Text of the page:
So who is a level fee fiduciary? Per the DOL rule, it is an advisor that provides services based on an AUM or fixed fee that does not vary based on the recommended investments. I think most people would agree that a fee based account versus a commission based account better aligns the interests between the Advisor and client. However, the DOL rule seeks to cover the conflict of interest that potentially lies in the rollover of a retirement account. More specifically, the scenario where the Advisor is able to generate revenue that they would not receive if not for the account rollover. Here are a couple scenarios to consider:

Scenario 1:

Your client has an ERISA retirement plan account through their employer, XYZ Corp. They are making a career change and starting a new job with ABC Corp. They reached out to you to help decide what they should do with their XYZ Corp sponsored retirement account. You recommend that the client should rollover their retirement plan account into an IRA account.

Scenario 2:

Your client has an IRA account that is held in a commission based account. You recommend that they rollover this account into a fee based account.

In these scenarios, here are a few best practices to make sure that you adhere to the level fee fiduciary exemption. You will need to:

  • Acknowledge your fiduciary status through a written notice to your client.
  • Abide by the impartial conduct standards:
    • Act in the best interest of the client.
    • Charge reasonable compensation.
    • Do not make misleading statements.

In both account rollover scenarios, it is important that you also document how you are adhering to the impartial conduct standards. Here are few questions that you should answer and keep saved in your client files:

  • Why was the account rollover recommendation in the best interest of the client?
  • What other investment options are available to the client besides an account rollover?
  • What are the fees and expenses in the previous account versus the fee based account?
  • What are the level of services or investments made available under the previous account versus the fee based account?

If you have any additional questions, please feel free to post a comment below or send an email to We will be posting more content in regards to the DOL Rule, so please subscribe to our blog!

Brian Young

March 13, 2017

Custody Rule: Standing Letter of Authorizations

There has been a level of uncertainty for Registered Investment Advisors (“RIA”) over the past year in regards to the SEC’s position on Rule 206(4)-2 (“Custody Rule”) (see the AdvisorAssist blog post on Custody for additional information) and how it applies to standing letters of authorization (“SLOA”) for a client at a qualified custodian (“Custodian”). It​ has been a common business practice for RIAs and clients to establish a SLOA at the Custodian which authorizes the RIA to instruct the Custodian to disburse client funds to a third party account or payee. Generally speaking, the intent of this practice is to minimize the administrative steps for RIAs to service the money movement requests of their clients. However, there has been much confusion by both RIAs and examiners ​as to​ which ​SLOA scenarios ​constitute custody of client funds and trigger the Custody Rule requirements for the RIA.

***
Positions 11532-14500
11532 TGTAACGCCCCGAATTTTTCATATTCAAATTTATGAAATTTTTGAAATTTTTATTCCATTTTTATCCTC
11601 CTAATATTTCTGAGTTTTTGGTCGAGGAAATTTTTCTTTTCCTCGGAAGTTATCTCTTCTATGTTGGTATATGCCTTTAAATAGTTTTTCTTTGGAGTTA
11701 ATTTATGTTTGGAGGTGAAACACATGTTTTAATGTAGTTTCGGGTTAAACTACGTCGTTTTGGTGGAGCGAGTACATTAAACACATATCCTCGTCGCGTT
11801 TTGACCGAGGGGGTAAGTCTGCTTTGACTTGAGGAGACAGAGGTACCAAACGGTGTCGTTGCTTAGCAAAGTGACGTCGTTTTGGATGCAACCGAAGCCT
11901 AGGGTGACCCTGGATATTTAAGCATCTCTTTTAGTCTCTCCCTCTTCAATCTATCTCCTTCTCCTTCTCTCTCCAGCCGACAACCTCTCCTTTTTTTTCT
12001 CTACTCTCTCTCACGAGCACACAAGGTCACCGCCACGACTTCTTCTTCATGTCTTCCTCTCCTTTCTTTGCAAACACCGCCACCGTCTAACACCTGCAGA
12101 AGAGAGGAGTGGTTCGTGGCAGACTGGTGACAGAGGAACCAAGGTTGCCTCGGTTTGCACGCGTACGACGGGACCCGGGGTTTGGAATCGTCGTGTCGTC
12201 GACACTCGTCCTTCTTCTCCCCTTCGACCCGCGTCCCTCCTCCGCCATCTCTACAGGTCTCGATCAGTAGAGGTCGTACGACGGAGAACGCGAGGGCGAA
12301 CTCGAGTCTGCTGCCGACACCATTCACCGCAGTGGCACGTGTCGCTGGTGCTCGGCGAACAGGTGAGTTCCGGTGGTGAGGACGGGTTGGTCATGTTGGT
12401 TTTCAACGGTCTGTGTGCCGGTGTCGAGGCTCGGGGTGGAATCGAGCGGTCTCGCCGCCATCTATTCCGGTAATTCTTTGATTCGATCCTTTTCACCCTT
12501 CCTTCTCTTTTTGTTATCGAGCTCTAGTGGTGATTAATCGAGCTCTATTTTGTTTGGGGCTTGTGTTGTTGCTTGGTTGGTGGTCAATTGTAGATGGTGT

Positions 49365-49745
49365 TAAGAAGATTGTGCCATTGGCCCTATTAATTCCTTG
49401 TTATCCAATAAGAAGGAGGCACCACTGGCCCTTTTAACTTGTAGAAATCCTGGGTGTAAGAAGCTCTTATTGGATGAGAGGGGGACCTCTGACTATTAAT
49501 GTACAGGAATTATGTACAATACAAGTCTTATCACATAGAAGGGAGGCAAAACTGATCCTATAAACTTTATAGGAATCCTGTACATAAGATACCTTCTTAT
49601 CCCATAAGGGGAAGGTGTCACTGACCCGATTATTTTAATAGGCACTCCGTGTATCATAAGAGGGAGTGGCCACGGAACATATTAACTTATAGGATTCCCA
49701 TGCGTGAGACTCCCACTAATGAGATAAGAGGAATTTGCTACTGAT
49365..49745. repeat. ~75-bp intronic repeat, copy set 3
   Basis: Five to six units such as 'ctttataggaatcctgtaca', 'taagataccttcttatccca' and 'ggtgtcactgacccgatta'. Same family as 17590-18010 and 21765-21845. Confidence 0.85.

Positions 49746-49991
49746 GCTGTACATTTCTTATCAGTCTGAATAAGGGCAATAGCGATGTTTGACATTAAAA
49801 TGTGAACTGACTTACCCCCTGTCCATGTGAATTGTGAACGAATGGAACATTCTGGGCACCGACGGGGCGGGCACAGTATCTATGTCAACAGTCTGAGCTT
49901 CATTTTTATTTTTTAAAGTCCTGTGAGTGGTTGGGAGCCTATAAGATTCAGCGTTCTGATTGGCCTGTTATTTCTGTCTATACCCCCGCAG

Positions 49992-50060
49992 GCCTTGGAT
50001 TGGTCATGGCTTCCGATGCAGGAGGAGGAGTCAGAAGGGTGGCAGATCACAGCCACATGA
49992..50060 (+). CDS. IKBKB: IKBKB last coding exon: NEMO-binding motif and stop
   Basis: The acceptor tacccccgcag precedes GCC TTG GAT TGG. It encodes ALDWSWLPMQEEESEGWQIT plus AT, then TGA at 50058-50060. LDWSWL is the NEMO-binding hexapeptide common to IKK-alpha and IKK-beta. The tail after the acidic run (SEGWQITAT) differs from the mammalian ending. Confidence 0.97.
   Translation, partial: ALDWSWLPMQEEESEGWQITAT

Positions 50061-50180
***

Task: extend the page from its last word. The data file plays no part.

On February 21, 2017, the SEC provided clarity to this question through a no-action letter. The SEC confirmed their stance that the business practice of using SLOAs as instructions for payments to third parties fall under the definition of custody. Thereby requiring RIAs to disclose that they have custody of client funds. However, the SEC also provided some relief for RIAs as it relates to the independent surprise examination requirement of the Custody Rule.

The SEC advised that they would not seek enforcement action against RIAs who do​ not obtain a surprise examination as long as the RIA follow the below guidelines:

  • The client provides an instruction to the Custodian, in writing, that includes the client’s signature, the third party’s name, and either the third party’s address or the third party’s account number at a Custodian to which the transfer should be directed.
  • The client authorizes the RIA, in writing, either on the Custodian’s form or separately, to direct transfers to the third party either on a specified schedule or from time to time.
  • The client’s Custodian performs appropriate verification of the instruction, such as a signature review or other method to verify the client’s authorization, and provides a transfer of funds notice to the client promptly after each transfer.